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The ONLY Dry-Bulk Shipping Stock You Should Own

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Here are two numbers to consider: 25% and -60%. These numbers should be moving in tandem, so there's a really good chance the positive number will be sucked back down by the negative number.

I'm talking about the stunning rally for dry-bulk shipping stocks and the sharp plunge in daily lease rates for these ships. The shipping rates have been plunging on concerns that too many newly-built dry-bulk ships are about to enter service. And with the supply of ships already overwhelming demand, the addition of new supply has put a lot of pressure on lease pricing, as you can see in the chart below.

The slumping Baltic Dry Index (BDI) , which reflects daily bulk ship lease rates, should be crushing the sector's stocks. Instead, a number of them are posting sharp gains. Credit goes to the rising stock market , which is leading short sellers to cover their positions. Several of these stocks have short positions that are equivalent to more than five days' wor9.9th of trading volume ...

In effect, these stocks are up for the wrong reasons. And in coming months, their shares are likely to slide to fresh lows, since the prospects of a rebounding BDI are quite dim and company-specific debt burdens are coming home to roost.

Watch the balance sheets

Many companies in this niche are undergoing pretty severe financial distress. They decided to ramp up spending by ordering new ships a few years ago, when industry conditions were stronger. Now, they're taking delivery of those ships, though they would prefer not to.

Let's take a look at Genco Shipping (NYSE: GNK ) as an example. Roughly 20% of its stock was held by short sellers as of the end of 2011. Look at what's happened to this stock as short sellers have grown nervous about a rising-tide-lifts-all-boats rally.

The fact that the BDI has been plunging in recent weeks actually bolsters the case that short sellers were making. Low lease rates imperil Genco because they limit the cash flow generation that would be used to pay upcoming loans.

In December 2011, Genco was able to convince its lenders to hold off foreclosing on loans, even though the company had begun to breach debt covenants. The deal caused Genco to pay another $28 million ($0.78 a share) in annual interest, which has just created more headaches.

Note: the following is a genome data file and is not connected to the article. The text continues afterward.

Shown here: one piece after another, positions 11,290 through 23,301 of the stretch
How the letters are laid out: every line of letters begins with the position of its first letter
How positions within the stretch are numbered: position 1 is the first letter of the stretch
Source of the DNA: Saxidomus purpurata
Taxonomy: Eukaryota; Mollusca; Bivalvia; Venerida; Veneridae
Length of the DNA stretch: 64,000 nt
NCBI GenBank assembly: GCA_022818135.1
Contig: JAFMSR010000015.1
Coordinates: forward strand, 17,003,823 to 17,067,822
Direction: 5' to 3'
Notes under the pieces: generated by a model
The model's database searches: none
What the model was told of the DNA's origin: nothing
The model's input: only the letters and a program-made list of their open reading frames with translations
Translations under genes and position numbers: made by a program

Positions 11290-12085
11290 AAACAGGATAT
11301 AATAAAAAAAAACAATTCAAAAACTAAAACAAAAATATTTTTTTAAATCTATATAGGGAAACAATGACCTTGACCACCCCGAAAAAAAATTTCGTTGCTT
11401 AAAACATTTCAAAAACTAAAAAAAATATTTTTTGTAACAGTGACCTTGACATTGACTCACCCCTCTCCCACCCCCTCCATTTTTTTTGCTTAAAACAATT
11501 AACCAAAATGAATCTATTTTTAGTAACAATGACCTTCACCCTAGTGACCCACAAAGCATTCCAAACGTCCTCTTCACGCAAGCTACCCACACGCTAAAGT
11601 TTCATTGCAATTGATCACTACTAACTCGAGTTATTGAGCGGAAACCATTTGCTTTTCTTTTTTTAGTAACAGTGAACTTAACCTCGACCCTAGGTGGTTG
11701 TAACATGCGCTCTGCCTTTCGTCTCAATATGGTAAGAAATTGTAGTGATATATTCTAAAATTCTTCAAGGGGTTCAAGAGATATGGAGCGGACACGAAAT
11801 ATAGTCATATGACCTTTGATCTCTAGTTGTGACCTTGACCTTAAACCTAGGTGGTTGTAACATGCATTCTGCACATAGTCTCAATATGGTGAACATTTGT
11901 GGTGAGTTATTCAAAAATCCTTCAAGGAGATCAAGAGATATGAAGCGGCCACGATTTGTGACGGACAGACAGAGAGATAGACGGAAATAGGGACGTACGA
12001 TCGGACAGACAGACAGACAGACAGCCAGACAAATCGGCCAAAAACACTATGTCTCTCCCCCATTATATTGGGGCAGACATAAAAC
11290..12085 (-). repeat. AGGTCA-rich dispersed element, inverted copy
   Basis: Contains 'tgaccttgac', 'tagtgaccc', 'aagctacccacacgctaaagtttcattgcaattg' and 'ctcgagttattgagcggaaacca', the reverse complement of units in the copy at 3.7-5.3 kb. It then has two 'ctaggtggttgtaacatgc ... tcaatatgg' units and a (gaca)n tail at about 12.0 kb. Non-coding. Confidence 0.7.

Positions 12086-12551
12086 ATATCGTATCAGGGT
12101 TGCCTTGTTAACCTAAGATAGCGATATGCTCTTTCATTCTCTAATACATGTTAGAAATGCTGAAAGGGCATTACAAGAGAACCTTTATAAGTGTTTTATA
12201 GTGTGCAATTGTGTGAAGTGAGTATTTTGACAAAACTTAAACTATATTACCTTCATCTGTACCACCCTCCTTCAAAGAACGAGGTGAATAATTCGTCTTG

"We believe Genco is less likely to be able to service its debt amortization of $131 million in 2012 and $215 million in 2013. As such, we view the current amendment as only the next step in the path toward an ultimate restructuring, which is unlikely to be accretive to GNK holders," note analysts at Citigroup. This is a fancy way of saying that either a lot of dilution , or outright bankruptcy likely looms.

With a fully-tapped out $1.2 billion credit line -- which will need to be repaid or rolled over by July 2014 -- Eagle Bulk Shipping (Nasdaq: EGLE ) can't afford to see cash flow drop, either. Yet the plunge in the BDI in recent weeks means the company may garner less revenue and income in 2012 than it had previously anticipated.

Just a month ago, analysts said Eagle Bulk would lose $0.17 a share this year. That loss forecast has now doubled, and unless industry conditions quickly improve, it's increasingly difficult to see how the dry-bulk carrier will avoid the clutches of bankruptcy court.

The silver lining

There is one clear beneficiary from the industry's distress: Diana Shipping (NYSE: DSX ) . While other shippers were on a spending spree a few years ago, Diana decided to hoard its cash. That was a wise move: As of the end of last year's third quarter, Diana had nearly $400 million in gross cash. Management has expressed an interest in acquiring other firms' ships if those other firms need to unload assets at fire-sale prices. Diana Shipping reports 2011 fourth-quarter results on Feb. 28, 2012, and it will be curious to see how management is seeking to press the company's advantage while rivals are on the ropes.

Risks to Consider: This industry is quite fluid at the moment, seeing that share prices surge even as the BDI slumps. Any target for short-selling needs to be guarded against balance-sheet restructurings that preserve the equity.

Action to Take --> Diana Shipping is the proverbial "best house in a bad neighborhood." The entire dry-bulk shipping group will need to ration its fleet, probably with several players going into bankruptcy, which could create a much more robust long-term backdrop for Diana Shipping.

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Disclosure: David Sterman does not own shares of any security
mentioned in this article.

-- David Sterman

David Sterman does not personally hold positions in any securities mentioned in this article. StreetAuthority LLC does not hold positions in any securities mentioned in this article.

The views and opinions expressed herein are the views and opinions of the author and do not necessarily reflect those of Nasdaq, Inc.

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The views and opinions expressed herein are the views and opinions of the author and do not necessarily reflect those of Nasdaq, Inc.

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